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Killer Diller
From Alameda housewife to superstar comic, Phyllis Diller tells all in 'Lampshade'

By Chad Jones, staff writer
Inside Bay Area

THERE ARE LAUGHS and then there are laughs.
Phyllis Diller built a comedy career on her laugh, a squawk, cackle and guffaw all rolled into one distinctive blast that she was able to use as a sort of exclamation point or sharp stick when rattling off a string of jokes.

"I realized on our first wedding anniversary that our marriage was in trouble. Fang gave me luggage. It was packed. My mother damn near suffocated!"

Pow. Cue the laugh blast.

That's what Diller calls a triple whammy, a layered joke in which each line builds on the other, "each revealing something new about the idiots around me even though I'm clearly just as stupid."

Diller outlines her methodical approach to comedy and spills a whole lot of juicy details about her life and career in "Like a Lampshade in a Whorehouse: My Life in Comedy" (Tarcher Penguin, $24.95).

Unlike her previous books — the now out-of-print "Phyllis Diller's Housekeeping Hints," "Phyllis Diller's Marriage Manual" and "The Joys of Aging and How to Avoid Them" — Diller actually wrote this one, although she did have help from co-author Richard Buskin, whom she calls "a lovely, darling man."

On the phone from her home in Los Angeles' tony Brentwood section, Diller, 87, says her memory for remembering biographical details is sharp — so sharp, in fact, that some of "Lampshade" was painful to write.

In addition to her triumphs as a pioneering woman in the predominantly male world of stand-up comedy, Diller recounts her two troubled marriages: one to Sherwood Diller, who inspired her comedy character Fang, and one to Warde Donovan Tatum, an alcoholic who turned out to be gay.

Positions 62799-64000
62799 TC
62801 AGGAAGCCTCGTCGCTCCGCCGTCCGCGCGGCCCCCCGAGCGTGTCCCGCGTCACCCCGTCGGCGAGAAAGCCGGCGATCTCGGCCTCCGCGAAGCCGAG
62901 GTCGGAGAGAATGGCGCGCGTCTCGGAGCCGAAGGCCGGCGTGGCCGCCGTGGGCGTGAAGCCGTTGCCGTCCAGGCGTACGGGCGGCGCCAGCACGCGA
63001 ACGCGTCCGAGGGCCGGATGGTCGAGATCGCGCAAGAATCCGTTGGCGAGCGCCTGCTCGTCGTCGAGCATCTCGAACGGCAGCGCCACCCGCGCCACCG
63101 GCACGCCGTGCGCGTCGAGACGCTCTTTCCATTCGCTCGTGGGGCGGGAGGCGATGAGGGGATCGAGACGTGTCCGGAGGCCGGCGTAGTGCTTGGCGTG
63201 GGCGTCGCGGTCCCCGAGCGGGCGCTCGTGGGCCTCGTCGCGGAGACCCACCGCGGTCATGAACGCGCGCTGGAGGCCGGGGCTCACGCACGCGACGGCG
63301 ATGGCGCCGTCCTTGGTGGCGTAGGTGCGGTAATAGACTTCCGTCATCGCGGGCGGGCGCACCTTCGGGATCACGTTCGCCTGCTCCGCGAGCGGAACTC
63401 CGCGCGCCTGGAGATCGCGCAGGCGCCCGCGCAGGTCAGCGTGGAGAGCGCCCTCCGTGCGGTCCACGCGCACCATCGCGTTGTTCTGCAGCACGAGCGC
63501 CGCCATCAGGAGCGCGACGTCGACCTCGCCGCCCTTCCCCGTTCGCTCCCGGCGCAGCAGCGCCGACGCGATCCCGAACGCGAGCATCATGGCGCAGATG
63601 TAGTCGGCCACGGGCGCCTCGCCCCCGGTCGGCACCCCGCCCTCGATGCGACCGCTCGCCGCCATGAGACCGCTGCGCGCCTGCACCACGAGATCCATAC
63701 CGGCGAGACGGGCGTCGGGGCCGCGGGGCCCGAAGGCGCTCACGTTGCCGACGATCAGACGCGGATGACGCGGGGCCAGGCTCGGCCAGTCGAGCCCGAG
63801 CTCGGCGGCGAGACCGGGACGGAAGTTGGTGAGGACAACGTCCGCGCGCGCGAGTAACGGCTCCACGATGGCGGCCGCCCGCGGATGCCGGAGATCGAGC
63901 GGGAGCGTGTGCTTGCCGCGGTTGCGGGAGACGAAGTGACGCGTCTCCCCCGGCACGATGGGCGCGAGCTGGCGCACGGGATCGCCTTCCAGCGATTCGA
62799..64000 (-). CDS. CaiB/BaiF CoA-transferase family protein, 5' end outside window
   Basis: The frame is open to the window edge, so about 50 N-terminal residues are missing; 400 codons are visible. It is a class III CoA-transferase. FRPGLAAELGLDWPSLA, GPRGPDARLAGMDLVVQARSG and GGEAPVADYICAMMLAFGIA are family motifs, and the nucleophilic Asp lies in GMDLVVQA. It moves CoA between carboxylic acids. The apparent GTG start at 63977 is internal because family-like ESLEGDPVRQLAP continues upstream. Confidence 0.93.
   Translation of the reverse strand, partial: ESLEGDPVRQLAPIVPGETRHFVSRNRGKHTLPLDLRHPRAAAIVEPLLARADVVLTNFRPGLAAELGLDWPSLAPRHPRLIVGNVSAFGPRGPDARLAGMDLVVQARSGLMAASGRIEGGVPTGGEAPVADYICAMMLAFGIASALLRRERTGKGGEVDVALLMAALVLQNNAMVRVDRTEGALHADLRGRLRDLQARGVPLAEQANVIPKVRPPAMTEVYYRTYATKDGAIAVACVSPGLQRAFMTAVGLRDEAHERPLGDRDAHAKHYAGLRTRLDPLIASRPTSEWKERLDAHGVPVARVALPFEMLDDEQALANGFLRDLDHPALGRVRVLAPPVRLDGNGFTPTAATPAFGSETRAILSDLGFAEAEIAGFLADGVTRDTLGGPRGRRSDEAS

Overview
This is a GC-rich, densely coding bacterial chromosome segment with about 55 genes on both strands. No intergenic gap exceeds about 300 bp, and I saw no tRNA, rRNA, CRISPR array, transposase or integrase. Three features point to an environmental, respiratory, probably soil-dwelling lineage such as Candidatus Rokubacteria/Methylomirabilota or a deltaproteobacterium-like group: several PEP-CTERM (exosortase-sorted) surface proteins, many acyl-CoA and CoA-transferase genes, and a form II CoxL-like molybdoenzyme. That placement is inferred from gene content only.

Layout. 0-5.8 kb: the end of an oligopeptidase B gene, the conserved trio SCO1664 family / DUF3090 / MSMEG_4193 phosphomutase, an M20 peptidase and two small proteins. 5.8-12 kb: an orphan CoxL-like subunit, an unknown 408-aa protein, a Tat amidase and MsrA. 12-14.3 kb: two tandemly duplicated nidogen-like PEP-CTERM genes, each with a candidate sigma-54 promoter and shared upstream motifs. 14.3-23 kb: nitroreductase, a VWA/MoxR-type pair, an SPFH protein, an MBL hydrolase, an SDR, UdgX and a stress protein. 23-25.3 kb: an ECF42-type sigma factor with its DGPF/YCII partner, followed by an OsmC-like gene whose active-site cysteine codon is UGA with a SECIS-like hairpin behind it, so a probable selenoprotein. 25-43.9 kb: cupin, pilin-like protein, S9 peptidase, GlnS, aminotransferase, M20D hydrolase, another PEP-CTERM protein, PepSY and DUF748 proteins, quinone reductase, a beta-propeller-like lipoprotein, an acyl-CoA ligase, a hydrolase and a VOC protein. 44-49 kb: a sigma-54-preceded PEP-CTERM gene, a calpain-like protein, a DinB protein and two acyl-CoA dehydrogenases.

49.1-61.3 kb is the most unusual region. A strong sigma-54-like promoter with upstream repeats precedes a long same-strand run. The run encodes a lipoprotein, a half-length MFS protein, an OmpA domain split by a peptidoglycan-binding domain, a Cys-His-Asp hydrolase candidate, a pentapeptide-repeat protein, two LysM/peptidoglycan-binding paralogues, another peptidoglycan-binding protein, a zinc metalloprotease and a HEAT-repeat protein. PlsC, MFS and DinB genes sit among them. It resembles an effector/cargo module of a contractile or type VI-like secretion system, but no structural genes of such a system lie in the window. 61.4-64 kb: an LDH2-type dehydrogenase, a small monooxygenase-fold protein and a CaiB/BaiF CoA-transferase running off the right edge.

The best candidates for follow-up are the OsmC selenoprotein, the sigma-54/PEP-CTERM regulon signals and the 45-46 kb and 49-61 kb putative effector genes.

She also details her daughter's battle with schizophrenia, the breech birth of a son and the loss of two of her five children to cancer in later life.

"A lot of the people in the book are dead, honey," Diller says. "I only told the truth. If you're going to have a real story, you have to tell the truth."

She doesn't avoid writing about intimate details: "Sherwood was lousy at sex. ... I felt like a trampoline. ... Because of his behavior I can't think of him fondly. He was cruel. Cruel and brutal."

Originally from Lima, Ohio, Diller ended up in Alameda in the late 1940s with five kids and an unemployed husband.

"Alameda was a lovely place to live," she says. "It was a little town then, and I remember our house in the Fernside district: a split-level California stucco with rhododendron bushes that just bloomed and bloomed."

But all was not happy in the lovely little town.

"We were broke, broke, broke," Diller recalls. "We decided I had to work."

Turned down for a job as a music librarian at the Oakland Tribune, Diller ended up writing a shopping column for the San Leandro News-Observer.

"I had to sell advertising and the whole bit," Diller says. "Whenever they'd allow it, I'd make it funny.They'd send me to functions as a society writer, and occasionally I could write a real story."

That job lasted three months and was followed by writing advertising copy for Kahn's department store in downtown Oakland, then a stint writing ad copy for Oakland radio station KROW.